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What is Kneecap Bursitis?

A bursa [BER-sah] is a small fluid-filled sac that cushions your tendons, bones, and ligaments as they move against each other. Bursitis [ber-SAHY-tis] is when a bursa becomes irritated or inflamed. This usually happens with injury or joint overuse.

Repetitive motion, such as running or joint stress, such as kneeling on a hard floor, can cause or worsen knee bursitis.

Knee bursitis most often occurs in the bursa over the kneecap or on the inner side of the knee, below the joint. 

Symptoms

Knee bursitis can be very painful. Other common symptoms include:

  • Swelling
  • Stiffness
  • Achiness
  • Pain with pressure (it hurts more when you press on it)
  • Redness
  • Puffiness
  • Warmth
  • Tenderness
  • Discomfort while the knee is in use or at rest

When to See a Doctor

The first sign of trouble with knee bursitis is pain. The bursa that is found over the kneecap can sometimes become infected. See your doctor as soon as possible if you have any of the following symptoms, in addition to pain and swelling in the knee:

  • Fever
  • Sudden inability to move the knee
  • Disabling pain in the knee
  • Excessive redness, swelling, or puffiness
  • A rash or bruising in the knee
  • Sharp or shooting pains
  • Pain while exercising, moving, or otherwise exerting the knee

Symptoms of knee bursitis usually begin slowly and get worse as time passes.

Causes

Knee bursitis happens when the bursa fills with extra fluid and becomes inflamed. This inflammation puts pressure on the nearby tissue and causes discomfort.

Knee bursitis can be caused by joint overuse (at work or during recreation), by injury, like a sharp blow to the knee, or when a joint is put under pressure for a long time.

Knee bursitis can also be caused by:

  • Frequent stress or pressure, such as kneeling on a hard floor
  • Bacterial infection
  • Obesity
  • Complications from arthritis

You are also more likely to get bursitis at an older age, or if your occupation or hobbies involve frequent repetitive motion.

Diagnosis and Tests

To diagnose bursitis, your doctor will usually perform a physical exam and may take a sample of the fluid inside the bursa to make sure it is not infected. This is called aspiration [as-per-AY-shuhn].

Imaging tests may be recommended to confirm or rule out knee bursitis.

  • X-ray uses radio waves to create pictures of your knee. It may reveal a problem with a bone or another medical condition.
  • MRI (magnetic resonance imaging) uses magnets and radio waves to create a more detailed image of the tissues in your knee. It can show if the bursa is infected or if a problem with a tendon is the cause of your pain.
  • Ultrasound uses sound waves to create images of the joint. It can show swelling or damage in the affected area.

Treatments

Often, knee bursitis will get better all by itself as long as it is not caused by an infection. To treat your knee bursitis, you will need to rest the affected joint and protect it from any further harm. Most people feel better within a few weeks with proper treatment. However, you may still experience recurrent flare-ups of bursitis in the affected area.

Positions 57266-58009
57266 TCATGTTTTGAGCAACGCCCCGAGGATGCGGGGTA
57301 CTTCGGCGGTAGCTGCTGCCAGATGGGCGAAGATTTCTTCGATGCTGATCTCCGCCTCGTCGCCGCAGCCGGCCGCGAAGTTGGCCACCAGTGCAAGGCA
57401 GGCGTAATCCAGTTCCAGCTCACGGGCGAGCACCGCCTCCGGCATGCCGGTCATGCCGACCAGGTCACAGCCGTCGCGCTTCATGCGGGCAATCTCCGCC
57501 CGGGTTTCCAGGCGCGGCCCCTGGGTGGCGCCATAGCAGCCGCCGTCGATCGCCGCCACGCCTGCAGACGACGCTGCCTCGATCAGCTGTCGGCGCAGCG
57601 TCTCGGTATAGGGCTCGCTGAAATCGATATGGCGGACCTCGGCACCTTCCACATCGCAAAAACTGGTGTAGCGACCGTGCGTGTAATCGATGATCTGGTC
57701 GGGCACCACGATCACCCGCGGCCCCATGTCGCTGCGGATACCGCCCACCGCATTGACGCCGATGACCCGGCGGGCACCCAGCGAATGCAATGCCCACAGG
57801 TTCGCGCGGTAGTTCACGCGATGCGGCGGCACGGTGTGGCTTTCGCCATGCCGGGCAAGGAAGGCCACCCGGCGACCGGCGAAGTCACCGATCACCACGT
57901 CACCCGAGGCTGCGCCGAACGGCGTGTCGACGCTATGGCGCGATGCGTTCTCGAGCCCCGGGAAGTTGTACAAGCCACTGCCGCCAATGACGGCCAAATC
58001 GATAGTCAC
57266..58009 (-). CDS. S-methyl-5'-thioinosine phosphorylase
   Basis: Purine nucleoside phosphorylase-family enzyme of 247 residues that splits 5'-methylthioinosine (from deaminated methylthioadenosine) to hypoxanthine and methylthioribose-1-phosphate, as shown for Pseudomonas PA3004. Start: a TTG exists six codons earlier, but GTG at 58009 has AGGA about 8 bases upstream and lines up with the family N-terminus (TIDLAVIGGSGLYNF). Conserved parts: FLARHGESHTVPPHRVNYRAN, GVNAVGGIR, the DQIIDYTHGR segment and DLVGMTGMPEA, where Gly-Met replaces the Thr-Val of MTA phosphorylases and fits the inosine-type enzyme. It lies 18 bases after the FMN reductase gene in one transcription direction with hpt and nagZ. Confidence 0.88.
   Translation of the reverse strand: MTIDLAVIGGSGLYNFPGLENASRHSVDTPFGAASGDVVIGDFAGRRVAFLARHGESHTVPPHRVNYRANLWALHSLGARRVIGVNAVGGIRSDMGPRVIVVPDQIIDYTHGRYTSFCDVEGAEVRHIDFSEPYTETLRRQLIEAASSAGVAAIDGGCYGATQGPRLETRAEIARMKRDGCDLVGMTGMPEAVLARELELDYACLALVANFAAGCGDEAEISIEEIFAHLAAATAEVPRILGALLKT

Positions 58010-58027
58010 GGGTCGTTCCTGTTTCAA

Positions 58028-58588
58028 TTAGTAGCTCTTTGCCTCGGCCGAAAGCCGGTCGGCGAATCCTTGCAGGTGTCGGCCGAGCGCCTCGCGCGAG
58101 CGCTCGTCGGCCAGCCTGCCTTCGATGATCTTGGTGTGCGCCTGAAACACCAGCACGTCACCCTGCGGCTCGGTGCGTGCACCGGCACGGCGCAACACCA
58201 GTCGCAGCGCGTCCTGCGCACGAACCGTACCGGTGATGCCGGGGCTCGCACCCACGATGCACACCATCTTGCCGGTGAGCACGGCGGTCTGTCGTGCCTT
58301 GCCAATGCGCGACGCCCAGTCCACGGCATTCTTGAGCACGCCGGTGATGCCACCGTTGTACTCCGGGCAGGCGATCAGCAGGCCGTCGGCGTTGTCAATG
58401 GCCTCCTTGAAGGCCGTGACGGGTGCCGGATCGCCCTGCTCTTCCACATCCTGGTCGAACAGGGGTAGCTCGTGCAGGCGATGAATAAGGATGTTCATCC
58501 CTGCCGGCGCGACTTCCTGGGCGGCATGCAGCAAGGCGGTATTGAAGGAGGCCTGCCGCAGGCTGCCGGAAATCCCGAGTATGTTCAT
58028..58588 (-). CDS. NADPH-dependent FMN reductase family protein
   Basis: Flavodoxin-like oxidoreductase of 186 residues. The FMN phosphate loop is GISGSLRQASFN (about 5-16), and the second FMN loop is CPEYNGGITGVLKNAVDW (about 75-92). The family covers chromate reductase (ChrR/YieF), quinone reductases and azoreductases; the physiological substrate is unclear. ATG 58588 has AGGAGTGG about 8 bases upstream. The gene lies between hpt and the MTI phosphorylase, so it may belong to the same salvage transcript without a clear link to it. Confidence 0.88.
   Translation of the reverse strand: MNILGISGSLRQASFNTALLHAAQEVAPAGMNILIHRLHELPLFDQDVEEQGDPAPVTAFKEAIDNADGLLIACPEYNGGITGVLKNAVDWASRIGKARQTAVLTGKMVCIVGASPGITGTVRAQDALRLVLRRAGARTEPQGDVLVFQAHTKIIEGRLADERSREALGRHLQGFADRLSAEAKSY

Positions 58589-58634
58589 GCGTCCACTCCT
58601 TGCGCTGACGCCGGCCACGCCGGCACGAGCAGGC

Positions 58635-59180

Typical measures to relieve knee bursitis pain include:

  • Resting the knee to avoid overuse
  • Applying ice to help reduce the swelling (usually during first 48 hours after symptoms occur)
  • Applying heat, such as a heating pad or warm bath
  • Taking an over-the-counter pain medicine, such as naproxen, aspirin, or ibuprofen to relieve the pain and reduce inflammation.
  • Cushioning and supporting the knee, especially while sleeping

If these measures do not help, your doctor may recommend:

  • Therapy, such as exercises or physical therapy designed to help strengthen the knee and prevent recurrence
  • Medicines, such as antibiotics if the inflammation is caused by an infection
  • Assistive devices, such as a cane, brace, or walker, to temporarily alleviate the knee joint stress
  • Injections, such as a corticosteroid [core-tih-co-STARE-oyd] drug to quickly relieve inflammation
  • Surgery, to drain or remove a bursa, but only in rare cases 

Prevention

Although some types of bursitis cannot be prevented, there are certain things you can do to help reduce your risk of developing bursitis, including:

  • Exercise. Exercise, including proper warm-ups and and stretching, help keep your muscles conditioned, which makes it less likely for bursitis to occur.
  • Kneeling pads. If you know you will be kneeling for a long period of time, use some type of padding to reduce the pressure on your knees.
  • Avoiding excessive squatting. Overuse of the knees, such as excessive bending or squatting, can increase the force and strain on your knee joints.
  • Taking breaks. Make sure to alternate repetitive tasks with rest so that the joints do not become over-strained.
  • Lifting properly. Bend your knees when you lift. Failing to do so puts extra stress on the bursae in your hips.
  • Wheeling heavy loads. Avoid carrying heavy loads because carrying heavy loads puts stress on the bursae in your shoulders.
  • Maintaining a healthy weight. Additional weight places more stress on the knees.
Knee bursitis is an inflammation of a fluid-filled sac in the knee. The sac is called a bursa. Bursitis can be a very painful condition.